INDIANAPOLIS — IU Health transplant surgeons are celebrating after performing the state’s first living donor liver transplant in 20 years, and the recipient couldn’t be more surprised it was a first cousin who stepped forward.
Kelly Kincade, 34, is an attorney in Greenwood diagnosed with autoimmune hepatitis in 2013.
“Basically, my body thought that my liver was not my liver and attacked it, and for all intents and purposes, killed it,” Kincade said.
Doctors told her she would need a transplant to replace her liver, which is vital to break down toxins, process carbohydrates, fats, proteins and create what’s needed for her blood to clot. It meant she’d have to wait until the right combination of factors put her at the top of the list.
In the U.S., livers are allocated based on a variety of factors including your proximity to a donated organ, and a MELD score, which in part scores your organ functionality.
“My MELD score was always very low; my kidneys were always functioning well, which is something that they take into account in the MELD score," Kincade said. "I was told by one of my doctors that because of my short stature and because I’m a woman, I just didn’t have enough muscle to get the score high enough."
Dr. Shekhar Kubal is the surgical director of the IU Health adult liver transplant program who estimates there are nearly 14,000 patients annually in the United States waiting for a liver from about 8,000 deceased donors.
“About 30 percent of patients will either die or will be removed from the list because they're too sick,” Kubal said.
But living donors are an option, making up 14 percent of the liver transplants in the U.S. so far this year. The team that first performed living liver transplants at IU Health is no longer in place. Now after a 20-year gap, Kubal and his team reinstated the program and offered the living donor option to Kincade.
She knew she would be the IU Health team’s first living donor case, and she was receptive. She was tired of missing work, her health declining and simply waiting.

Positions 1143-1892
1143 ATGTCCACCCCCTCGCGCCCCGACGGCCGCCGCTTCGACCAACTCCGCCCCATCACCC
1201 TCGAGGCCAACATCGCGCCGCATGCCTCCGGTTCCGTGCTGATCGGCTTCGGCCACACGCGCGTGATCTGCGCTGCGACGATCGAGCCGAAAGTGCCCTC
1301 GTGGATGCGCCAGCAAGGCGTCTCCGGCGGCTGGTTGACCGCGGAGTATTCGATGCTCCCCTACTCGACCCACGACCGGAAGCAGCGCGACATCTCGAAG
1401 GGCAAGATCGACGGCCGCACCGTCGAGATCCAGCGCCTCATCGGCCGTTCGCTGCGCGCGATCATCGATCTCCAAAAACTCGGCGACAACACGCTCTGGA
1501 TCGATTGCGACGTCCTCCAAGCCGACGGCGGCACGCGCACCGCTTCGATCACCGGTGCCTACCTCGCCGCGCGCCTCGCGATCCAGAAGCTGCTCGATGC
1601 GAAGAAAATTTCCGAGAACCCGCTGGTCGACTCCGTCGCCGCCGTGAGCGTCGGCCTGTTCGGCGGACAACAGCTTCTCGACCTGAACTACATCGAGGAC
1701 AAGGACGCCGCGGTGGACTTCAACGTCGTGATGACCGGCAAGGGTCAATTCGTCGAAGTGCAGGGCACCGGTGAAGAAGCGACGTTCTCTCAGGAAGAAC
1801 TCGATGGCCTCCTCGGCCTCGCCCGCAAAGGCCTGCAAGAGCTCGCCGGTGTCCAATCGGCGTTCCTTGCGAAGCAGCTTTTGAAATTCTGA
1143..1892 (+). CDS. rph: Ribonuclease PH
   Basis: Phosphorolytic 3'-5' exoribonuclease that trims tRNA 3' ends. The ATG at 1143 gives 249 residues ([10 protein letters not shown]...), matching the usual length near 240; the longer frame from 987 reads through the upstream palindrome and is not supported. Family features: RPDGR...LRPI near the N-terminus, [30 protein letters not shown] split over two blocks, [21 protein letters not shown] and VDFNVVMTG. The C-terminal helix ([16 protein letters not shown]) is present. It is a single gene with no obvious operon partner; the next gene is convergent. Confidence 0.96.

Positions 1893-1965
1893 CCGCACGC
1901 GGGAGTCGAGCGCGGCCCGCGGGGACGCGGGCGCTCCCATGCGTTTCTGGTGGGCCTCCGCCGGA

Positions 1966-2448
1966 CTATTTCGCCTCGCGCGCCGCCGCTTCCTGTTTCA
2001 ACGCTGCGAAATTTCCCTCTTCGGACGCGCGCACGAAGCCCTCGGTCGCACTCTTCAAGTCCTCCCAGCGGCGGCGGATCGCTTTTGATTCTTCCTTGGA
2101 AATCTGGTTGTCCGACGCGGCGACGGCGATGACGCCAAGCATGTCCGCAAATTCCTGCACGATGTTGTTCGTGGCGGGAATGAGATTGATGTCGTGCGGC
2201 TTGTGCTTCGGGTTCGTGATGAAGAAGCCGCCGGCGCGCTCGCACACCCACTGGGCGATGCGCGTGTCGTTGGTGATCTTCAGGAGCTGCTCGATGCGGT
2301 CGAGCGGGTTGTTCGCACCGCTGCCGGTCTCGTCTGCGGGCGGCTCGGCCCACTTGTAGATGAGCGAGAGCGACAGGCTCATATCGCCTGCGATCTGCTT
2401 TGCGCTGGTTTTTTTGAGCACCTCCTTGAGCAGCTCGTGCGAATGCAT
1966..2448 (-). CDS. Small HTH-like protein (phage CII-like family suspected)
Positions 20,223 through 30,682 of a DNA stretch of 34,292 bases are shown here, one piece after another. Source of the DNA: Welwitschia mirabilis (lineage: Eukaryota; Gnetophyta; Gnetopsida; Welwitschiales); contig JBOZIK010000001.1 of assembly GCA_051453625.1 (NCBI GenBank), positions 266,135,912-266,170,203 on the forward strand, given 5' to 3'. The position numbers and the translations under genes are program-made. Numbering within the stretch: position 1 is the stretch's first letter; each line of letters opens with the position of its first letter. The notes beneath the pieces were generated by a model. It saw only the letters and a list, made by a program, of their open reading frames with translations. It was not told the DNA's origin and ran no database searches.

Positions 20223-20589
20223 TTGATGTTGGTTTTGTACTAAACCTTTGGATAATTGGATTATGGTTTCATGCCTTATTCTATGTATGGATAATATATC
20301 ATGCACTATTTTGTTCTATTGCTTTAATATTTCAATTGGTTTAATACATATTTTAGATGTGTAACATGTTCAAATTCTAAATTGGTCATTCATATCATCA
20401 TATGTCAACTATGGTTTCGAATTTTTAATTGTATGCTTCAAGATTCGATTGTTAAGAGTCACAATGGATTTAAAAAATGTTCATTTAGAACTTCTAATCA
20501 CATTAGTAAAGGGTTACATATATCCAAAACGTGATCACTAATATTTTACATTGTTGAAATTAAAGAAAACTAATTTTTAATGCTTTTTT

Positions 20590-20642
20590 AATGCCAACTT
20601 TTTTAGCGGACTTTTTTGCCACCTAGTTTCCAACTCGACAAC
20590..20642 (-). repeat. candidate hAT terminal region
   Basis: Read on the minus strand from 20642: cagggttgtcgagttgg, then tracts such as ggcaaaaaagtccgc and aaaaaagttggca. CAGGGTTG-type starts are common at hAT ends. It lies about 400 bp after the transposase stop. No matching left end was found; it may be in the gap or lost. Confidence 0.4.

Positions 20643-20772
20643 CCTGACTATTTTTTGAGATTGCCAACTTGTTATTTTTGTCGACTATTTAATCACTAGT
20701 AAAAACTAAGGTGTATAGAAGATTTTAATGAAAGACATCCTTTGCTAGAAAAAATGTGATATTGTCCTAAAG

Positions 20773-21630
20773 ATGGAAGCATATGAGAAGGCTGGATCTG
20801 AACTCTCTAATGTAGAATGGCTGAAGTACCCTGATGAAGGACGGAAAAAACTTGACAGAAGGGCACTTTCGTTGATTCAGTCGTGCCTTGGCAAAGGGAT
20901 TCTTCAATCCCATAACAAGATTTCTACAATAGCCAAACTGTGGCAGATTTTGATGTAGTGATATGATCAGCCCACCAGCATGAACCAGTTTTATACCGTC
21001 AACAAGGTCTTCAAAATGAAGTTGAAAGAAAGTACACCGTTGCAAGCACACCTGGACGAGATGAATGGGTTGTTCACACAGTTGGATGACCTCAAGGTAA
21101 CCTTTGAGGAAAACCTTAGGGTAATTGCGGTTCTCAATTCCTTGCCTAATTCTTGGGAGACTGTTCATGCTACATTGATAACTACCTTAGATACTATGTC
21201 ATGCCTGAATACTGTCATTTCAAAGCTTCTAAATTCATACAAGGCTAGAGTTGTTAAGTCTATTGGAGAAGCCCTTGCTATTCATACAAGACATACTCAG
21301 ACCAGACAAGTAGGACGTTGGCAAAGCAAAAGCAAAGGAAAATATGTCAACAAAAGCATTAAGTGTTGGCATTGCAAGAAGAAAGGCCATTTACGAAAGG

“It would probably have been another 10 years of me just progressively getting sicker,” Kincade said.
Her father volunteered to donate, but surprisingly to Kincade, it was her younger first cousin Paul Stringfield, 23, who was adamant he was the solution.
“Growing up, we weren't really that close," Kincade said. "I would see him at family gatherings and say 'hi.' But again, he's incredibly shy, so he would keep to himself. He actually told his mother, ‘what are you going to do just let her die? We, I mean, I have to do something.’ And so from that moment ... he's been saying, I'm going to do it."
And he did.
On July 20, at IU Health University Hospital, Kubal and his transplant team successfully removed nearly 60 percent of Stringfield’s liver and transplanted it into Kincade.
“It is a big deal. It has taken a lot of effort for our team to put this program together and now we're able to help…patients such as Kelly which we were not able to in the past, so that's a big, big deal for us” Kubal said.
Since Kincade’s transplant, Kubal and the rest of the IU Health team performed a second living donor liver transplant and are aiming for 10-20 more per year as early outcomes are promising.
Kubal said Stringfield’s liver is functioning and predicts a complete regeneration 12 weeks after surgery.
"He’s doing fantastic, he's gone back to doing everything that he was doing before, including fishing, he loves fishing,” Kincade said.
Kincade is anxious to get back to work and said she feels better than she has in a decade, adding she forgot what it was like to feel normal.
“My liver is doing very well," Kincade said. "You never know who around you is going to be the hero, and who is going to be the hero of your story, and he is 100 percent the hero of my life."
If you are interested in learning more about living donor liver transplant at IU Health, click here.
Learn more about being an organ, eye, and tissue donor at the United Network of Organ Sharing website.